The one thing that makes the south-side climb slightly more bearable than, say, Mt. Baw Baw, is the fact it rises in steep ramps with “flat” sections in between. These short, flat sections give you a chance to recover before throwing yourself at the next wall. Mind you, when 6% seems flat, it’s a fair indication the climb is pretty steep.

I reached the Cameron Drive turn-off sweating profusely and headed toward the Memorial Cross. I had climbed faster than I thought I would and so I decided I’d push hard for the final 3km and see what sort of time I could post. In the end, I reached the Memorial Cross car park in a little over 36 minutes — 6 minutes faster than my previous attempt.

One of the many ramps on the south-side ascent. Doesn't look it, but this pinch is above 10%.

Once Marcus and Brendan joined me at the summit we wandered over to the Memorial Cross itself for a quick break, before heading back down the mountain. Marcus left us at Mt. Macedon Road, heading back down the steep side toward Macedon. Brendan and I turned left and bombed our way back toward Woodend for something to eat and drink.

By this time, my Garmin 500 was reading 35 degrees and in the open sun it was far from comfortable. We took some time to refuel before mounting up and setting off on the ~25km back to Trentham. As we rolled out of Woodend Brendan looked up and said something along the lines of: “I think we’re going to get wet.”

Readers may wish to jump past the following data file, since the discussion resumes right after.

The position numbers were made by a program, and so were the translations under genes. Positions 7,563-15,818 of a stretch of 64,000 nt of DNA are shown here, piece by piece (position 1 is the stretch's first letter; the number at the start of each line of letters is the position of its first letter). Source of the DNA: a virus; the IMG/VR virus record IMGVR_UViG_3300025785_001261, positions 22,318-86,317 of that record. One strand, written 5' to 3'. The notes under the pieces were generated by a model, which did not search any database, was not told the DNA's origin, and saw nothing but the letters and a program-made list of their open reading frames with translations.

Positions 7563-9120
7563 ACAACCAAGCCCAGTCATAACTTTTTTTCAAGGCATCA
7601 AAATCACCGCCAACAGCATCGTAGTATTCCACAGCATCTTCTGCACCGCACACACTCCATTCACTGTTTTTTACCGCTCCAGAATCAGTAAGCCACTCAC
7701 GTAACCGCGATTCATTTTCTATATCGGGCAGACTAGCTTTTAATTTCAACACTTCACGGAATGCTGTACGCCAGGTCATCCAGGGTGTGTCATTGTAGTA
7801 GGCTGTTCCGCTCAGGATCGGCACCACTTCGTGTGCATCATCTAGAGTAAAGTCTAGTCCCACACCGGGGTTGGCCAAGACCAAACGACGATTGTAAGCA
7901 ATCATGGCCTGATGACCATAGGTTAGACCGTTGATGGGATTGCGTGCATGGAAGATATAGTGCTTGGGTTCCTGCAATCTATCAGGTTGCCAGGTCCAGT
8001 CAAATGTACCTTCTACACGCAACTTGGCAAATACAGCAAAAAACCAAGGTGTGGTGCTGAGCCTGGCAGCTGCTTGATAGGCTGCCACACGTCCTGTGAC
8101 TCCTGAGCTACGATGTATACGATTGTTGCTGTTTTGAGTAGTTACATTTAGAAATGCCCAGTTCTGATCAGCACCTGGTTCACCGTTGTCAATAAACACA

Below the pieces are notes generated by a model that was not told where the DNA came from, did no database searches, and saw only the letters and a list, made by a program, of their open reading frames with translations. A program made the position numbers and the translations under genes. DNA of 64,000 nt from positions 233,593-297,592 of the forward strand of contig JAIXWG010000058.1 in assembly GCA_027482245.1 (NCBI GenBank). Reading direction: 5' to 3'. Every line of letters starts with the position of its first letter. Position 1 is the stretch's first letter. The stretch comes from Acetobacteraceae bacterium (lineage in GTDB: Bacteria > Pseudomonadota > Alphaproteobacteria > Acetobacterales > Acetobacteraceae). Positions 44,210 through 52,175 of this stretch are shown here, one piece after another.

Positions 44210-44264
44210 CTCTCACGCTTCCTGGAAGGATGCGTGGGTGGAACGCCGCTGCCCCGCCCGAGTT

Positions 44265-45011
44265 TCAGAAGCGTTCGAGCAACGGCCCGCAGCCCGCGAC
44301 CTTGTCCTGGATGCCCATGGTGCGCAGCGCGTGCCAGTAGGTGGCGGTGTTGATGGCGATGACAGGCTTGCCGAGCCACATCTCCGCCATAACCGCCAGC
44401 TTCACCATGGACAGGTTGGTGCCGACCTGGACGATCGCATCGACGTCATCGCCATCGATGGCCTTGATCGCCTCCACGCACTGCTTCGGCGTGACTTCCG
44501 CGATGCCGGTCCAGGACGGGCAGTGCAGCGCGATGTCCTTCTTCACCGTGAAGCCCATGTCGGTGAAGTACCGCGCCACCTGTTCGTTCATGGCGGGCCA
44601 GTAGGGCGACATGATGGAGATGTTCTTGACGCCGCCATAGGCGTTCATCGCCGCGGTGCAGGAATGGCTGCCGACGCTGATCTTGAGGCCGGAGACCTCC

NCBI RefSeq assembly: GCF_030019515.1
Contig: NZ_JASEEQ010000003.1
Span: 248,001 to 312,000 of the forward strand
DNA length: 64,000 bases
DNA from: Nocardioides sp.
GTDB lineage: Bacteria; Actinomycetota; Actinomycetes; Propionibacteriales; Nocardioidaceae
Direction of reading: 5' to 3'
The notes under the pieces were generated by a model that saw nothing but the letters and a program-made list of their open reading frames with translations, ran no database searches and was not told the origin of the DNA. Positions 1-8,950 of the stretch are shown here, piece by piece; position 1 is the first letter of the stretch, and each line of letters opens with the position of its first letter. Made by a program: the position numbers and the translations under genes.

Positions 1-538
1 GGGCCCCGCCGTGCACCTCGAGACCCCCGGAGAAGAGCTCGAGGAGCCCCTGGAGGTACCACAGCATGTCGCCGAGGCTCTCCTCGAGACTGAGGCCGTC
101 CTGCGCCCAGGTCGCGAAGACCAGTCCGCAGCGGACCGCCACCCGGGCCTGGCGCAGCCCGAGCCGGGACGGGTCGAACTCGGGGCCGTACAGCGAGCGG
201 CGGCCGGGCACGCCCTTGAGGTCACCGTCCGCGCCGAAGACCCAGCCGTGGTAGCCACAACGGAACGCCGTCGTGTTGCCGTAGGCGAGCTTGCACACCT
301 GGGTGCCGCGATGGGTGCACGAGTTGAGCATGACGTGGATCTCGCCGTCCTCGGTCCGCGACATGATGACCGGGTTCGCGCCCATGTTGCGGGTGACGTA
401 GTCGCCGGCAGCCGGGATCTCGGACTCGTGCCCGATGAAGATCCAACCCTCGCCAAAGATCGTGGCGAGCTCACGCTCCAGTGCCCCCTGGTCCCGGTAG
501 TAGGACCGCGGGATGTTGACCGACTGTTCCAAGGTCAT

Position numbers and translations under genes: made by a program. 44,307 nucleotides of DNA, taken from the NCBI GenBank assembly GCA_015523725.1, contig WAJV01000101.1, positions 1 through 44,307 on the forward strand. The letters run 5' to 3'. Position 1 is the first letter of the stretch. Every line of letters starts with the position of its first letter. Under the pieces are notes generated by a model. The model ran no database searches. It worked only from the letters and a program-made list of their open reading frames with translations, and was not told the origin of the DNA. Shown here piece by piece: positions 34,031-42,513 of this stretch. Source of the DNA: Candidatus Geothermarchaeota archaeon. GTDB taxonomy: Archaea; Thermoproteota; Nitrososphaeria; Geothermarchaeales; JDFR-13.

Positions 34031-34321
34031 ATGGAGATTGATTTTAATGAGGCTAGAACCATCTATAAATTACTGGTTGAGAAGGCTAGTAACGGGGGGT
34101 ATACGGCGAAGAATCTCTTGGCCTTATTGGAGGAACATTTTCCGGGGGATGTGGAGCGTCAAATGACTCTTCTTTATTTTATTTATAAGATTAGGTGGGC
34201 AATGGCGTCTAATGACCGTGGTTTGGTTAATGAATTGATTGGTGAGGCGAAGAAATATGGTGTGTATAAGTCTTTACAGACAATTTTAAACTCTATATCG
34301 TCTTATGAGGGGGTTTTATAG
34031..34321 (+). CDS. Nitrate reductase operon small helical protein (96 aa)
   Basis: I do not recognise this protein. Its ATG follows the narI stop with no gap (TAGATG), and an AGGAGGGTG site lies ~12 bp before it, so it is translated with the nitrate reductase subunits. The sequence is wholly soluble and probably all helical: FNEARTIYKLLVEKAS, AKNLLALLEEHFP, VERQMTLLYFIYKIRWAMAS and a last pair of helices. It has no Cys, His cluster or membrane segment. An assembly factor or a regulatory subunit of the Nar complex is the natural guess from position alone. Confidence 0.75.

I was initially sceptical — it had been blisteringly hot for most of the day and the sun was still out. But, sure enough, there did seem to be a horrible black smudge in the direction of Trentham.

We got about halfway back to Trentham before the heavens opened. It was one of those storms that comes up suddenly and is over before you know it. Of course it hung around long enough to soak us to the bone, to make riding pretty miserable, and, as an added bonus, to pelt us with hail.

I’d never ridden in hail before and I can’t say I’m keen to do so again. It hurts when pea-sized bits of ice slam in to unprotected skin!

By the time we got back to the car we’d almost dried off entirely. We packed up our things and headed off, tired from a long, hilly ride but glad to have added another solid day’s riding to our 3 Peaks training.

Brendan laying down some pain on the way back.

Next Tuesday, Brendan, the Donvale Demon and I are heading up to Falls Creek for a couple days of climb-heavy cycling. It will be good to get back up to the high country and, weather pending, should make for some excellent training.

In the meantime, don’t forget you can come and say ‘hi’ over at TwitterFacebook and/or Strava. Of course, you can always leave a comment below or send me an email with feedback about the blog or site more generally.

I hope you all had a marvelous Christmas with family and friends and that you didn’t strap on too many additional kilos. Have a great New Year and stay safe on the roads this silly season.

74 days to go …